Research company CivicScience probed the preferences and psychographics of Spotify and Pandora users to sketch a detailed image of how they differ. Using widely distributed web-based surveys that yielded over 8,000 replies, CivicScience sought to understand demographic differences. (Free PDF here.)
The report’s conclusion is that Spotify’s users might be good marketing targets for Pandora to grow Pandora’s subscription base of 3.8-million paying users, a small portion of its 79-million monthly unique listeners. One result, that Spotify users are more likely to subscribe to music services than Pandora users, supported that conclusion.
Pandora does not publicly express much interest in aggressively growing the subscription base, which offers ad-free listening. The company’s explicit competitive mission is to provide an improved radio-like experience, taking listening and advertising share from broadcast radio. Pandora’s business is driven by ad revenue.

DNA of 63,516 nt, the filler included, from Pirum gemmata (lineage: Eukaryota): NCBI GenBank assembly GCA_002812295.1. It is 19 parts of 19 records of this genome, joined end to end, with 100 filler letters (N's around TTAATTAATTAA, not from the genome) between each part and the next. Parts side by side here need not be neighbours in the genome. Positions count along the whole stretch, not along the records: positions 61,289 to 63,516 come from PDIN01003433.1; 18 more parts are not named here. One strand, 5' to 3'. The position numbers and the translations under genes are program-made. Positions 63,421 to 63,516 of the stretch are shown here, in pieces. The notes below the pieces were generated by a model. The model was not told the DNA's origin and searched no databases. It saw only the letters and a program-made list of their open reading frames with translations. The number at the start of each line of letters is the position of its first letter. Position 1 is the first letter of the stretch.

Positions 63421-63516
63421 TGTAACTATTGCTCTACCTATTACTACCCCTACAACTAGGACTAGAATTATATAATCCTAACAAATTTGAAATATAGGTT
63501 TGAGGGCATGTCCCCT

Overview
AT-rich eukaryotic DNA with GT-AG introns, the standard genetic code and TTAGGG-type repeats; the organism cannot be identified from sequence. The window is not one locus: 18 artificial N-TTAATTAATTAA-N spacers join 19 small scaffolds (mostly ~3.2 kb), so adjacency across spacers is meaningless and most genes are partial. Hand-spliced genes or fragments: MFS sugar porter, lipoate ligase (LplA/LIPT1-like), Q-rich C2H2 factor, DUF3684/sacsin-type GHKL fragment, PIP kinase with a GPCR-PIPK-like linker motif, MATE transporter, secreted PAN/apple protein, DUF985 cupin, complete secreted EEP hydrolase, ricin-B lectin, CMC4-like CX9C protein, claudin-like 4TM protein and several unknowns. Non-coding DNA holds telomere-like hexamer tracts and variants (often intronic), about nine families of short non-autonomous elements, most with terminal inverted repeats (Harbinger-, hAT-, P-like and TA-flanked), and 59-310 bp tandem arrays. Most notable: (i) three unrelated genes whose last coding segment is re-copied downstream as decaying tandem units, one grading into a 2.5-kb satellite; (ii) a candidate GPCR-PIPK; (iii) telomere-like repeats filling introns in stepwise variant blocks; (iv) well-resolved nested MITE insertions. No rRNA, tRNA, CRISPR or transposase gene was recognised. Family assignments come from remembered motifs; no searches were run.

The study’s greater interest lies in the detailed audience characteristics which portray somewhat different markets for Pandora and Spotify. The gender breakdown is similar, but then the differences appear.
Active Spotify users are younger than Pandora users, CivicScience reports — 61% of Spotify users are under 30, compared to 45% for Pandora. The older Pandora base is more likely to have higher household income. Another age-related difference — Pandora users are more likely to have kids.
Spotify users share entertainment news on social sites more than Pandora users do. What about YouTube? Spotify customers use it much more than Pandora listeners (77% to 53%).
The CivicScience surveys were conducted in April.